Wet or Dry Sandpaper Multi-grit pack?

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On Fri, 05 Feb 2010 12:59:52 -0500, the infamous Bill

eBay. Go for a set of 2x6 diamond hones. I prefer DMT, but EzeLap or Chinese plates will work, too, especially since you're using ScarySharp paper last. I'm too lazy to be a purist any more so I skip grits and don't require a surface plate. Any old piece of MDF will do for me. 'Course, I can't split atoms when I wave my plane irons around, but that's -quite- OK by me.
http://fwd4.me/EgY Ten bucks for a 150/600 plate, delivered. I'd get one of these to keep in the truck but I sprung for a DMT paddle set last year.
Repairs go on the 300 grit plate. Dull irons hit the 600 first. Then I use 1,200 paper and use Lee Valley's green compound on a leather strop to finish up.
I believe I purchased my 1,200 grit paper at NAPA Auto Parts. If you don't have one handy, try any auto body shop supply. Most tool mart places have diamond hones, too, should you dislike eBay.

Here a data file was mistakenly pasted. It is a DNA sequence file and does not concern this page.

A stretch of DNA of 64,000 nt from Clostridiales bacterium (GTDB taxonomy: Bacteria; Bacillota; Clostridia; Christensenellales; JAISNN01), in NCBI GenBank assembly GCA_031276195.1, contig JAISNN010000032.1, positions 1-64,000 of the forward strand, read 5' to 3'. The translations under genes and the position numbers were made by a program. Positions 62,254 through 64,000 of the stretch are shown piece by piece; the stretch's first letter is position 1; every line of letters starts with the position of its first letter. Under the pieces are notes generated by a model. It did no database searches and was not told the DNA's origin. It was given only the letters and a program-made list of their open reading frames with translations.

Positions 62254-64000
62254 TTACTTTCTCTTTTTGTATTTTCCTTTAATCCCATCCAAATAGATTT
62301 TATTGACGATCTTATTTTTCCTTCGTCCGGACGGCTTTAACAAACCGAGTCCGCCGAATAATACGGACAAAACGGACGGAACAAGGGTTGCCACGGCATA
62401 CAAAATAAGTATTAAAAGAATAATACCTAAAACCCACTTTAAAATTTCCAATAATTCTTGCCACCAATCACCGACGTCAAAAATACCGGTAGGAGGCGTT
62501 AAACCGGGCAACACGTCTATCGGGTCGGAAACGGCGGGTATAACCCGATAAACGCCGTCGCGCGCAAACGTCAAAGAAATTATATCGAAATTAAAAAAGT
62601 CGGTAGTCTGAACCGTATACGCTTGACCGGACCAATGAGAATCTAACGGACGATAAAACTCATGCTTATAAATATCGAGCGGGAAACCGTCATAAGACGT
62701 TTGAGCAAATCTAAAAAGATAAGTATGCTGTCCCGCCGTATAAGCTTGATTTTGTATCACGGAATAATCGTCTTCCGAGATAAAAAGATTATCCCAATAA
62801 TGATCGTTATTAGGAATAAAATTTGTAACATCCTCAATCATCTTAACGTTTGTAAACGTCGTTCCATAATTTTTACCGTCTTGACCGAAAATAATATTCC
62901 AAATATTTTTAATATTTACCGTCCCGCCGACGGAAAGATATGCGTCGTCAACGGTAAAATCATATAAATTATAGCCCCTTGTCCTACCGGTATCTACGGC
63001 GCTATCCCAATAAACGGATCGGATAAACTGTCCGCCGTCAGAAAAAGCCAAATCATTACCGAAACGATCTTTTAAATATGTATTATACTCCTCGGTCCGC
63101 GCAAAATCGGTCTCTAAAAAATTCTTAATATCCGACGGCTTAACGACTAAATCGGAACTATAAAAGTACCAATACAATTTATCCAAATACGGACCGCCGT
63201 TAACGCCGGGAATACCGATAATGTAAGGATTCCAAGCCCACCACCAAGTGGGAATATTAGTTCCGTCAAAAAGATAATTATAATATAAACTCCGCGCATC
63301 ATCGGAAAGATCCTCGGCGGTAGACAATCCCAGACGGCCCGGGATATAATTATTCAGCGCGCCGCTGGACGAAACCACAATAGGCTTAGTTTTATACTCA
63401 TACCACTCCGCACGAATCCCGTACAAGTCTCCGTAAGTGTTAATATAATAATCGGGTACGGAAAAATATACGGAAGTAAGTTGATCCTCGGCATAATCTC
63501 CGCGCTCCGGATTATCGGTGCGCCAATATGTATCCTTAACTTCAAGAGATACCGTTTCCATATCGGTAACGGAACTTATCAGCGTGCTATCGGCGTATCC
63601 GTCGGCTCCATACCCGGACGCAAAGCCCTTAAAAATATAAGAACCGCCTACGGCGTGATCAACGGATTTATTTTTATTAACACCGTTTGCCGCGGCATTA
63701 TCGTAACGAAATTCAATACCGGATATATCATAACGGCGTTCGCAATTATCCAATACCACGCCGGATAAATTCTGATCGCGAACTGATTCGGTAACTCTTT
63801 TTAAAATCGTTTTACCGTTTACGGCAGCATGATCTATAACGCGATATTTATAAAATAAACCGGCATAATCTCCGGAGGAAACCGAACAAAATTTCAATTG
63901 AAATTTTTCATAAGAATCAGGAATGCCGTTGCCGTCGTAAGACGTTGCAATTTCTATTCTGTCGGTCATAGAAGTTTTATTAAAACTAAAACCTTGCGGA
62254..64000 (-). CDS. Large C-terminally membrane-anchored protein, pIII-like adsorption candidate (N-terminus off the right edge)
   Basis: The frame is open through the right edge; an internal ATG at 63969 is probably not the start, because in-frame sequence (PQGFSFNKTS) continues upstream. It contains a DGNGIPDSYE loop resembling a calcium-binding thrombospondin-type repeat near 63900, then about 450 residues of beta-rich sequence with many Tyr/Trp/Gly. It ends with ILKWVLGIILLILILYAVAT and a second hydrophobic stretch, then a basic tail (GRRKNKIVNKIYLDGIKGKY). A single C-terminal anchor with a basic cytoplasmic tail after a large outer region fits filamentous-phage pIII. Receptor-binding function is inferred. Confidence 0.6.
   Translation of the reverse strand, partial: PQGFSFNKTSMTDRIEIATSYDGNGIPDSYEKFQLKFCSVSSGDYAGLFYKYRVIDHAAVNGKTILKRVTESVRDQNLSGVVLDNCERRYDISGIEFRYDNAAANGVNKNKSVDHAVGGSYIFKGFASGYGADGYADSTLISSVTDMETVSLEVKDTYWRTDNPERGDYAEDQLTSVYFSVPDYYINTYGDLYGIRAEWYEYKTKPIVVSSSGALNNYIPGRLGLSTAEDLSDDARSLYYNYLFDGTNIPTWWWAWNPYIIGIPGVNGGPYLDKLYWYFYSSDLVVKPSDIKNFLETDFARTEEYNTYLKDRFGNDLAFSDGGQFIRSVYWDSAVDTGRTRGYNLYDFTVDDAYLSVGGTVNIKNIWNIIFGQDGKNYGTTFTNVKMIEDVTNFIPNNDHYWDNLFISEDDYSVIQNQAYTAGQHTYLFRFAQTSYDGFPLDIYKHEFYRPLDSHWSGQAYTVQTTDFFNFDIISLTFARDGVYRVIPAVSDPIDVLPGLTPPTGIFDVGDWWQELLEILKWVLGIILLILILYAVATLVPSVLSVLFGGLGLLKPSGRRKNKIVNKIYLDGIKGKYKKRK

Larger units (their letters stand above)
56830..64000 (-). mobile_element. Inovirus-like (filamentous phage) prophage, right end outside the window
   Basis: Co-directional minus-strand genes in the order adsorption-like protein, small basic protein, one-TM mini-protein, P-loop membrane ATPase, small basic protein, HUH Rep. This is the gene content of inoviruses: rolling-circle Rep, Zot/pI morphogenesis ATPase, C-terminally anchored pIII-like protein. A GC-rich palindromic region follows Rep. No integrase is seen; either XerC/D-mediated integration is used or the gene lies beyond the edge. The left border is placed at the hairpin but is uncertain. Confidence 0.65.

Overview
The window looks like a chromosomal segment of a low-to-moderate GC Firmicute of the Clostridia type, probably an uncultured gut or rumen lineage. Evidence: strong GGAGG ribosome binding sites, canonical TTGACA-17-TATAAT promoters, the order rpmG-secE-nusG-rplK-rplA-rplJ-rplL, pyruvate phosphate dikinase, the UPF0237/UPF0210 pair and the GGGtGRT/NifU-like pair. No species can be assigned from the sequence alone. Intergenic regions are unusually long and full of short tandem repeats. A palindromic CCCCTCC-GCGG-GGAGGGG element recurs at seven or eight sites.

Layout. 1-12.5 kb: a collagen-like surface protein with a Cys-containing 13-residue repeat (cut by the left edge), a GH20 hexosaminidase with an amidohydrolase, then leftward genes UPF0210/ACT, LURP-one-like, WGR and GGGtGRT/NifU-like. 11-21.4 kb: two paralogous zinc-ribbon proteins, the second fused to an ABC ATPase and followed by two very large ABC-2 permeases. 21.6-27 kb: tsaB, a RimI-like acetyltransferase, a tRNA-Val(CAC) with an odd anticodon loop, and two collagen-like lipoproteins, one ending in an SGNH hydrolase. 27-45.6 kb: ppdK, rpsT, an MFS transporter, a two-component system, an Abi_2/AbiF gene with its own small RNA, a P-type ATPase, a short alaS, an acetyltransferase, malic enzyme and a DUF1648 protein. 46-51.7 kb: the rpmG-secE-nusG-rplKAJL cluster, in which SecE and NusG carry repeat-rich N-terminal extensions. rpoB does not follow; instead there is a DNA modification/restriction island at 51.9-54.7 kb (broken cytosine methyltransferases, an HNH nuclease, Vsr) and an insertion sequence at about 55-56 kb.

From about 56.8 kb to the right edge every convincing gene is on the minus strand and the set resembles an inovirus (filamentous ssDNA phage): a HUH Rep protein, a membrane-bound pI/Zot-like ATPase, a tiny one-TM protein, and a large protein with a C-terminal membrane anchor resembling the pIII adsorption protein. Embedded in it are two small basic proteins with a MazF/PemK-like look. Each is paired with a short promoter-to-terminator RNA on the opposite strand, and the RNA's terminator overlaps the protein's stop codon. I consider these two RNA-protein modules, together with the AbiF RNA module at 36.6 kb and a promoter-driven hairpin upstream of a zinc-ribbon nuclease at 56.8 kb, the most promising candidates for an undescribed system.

-- Imagination is the beginning of creation. You imagine what you desire, you will what you imagine and at last you create what you will. -- George Bernard Shaw
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wrote:

Generally you pay more for sandpaper in smaller quantities. I know WalMart sells 3M sandpaper packs in various grits. Home Depot sells Norton, which I don't think it is quite as good as the 3M. Buying 150 and 220 grit in 50-count packs would make sense--these grits are most often used. I keep extra papers weighted down to prevent the corner from curling--other than that, sandpaper doesn't have a shelf life. I like the cloth-backed sandpaper which is a red-pink color, more expensive, but it lasts 2 or 3 times longer than the paper type.
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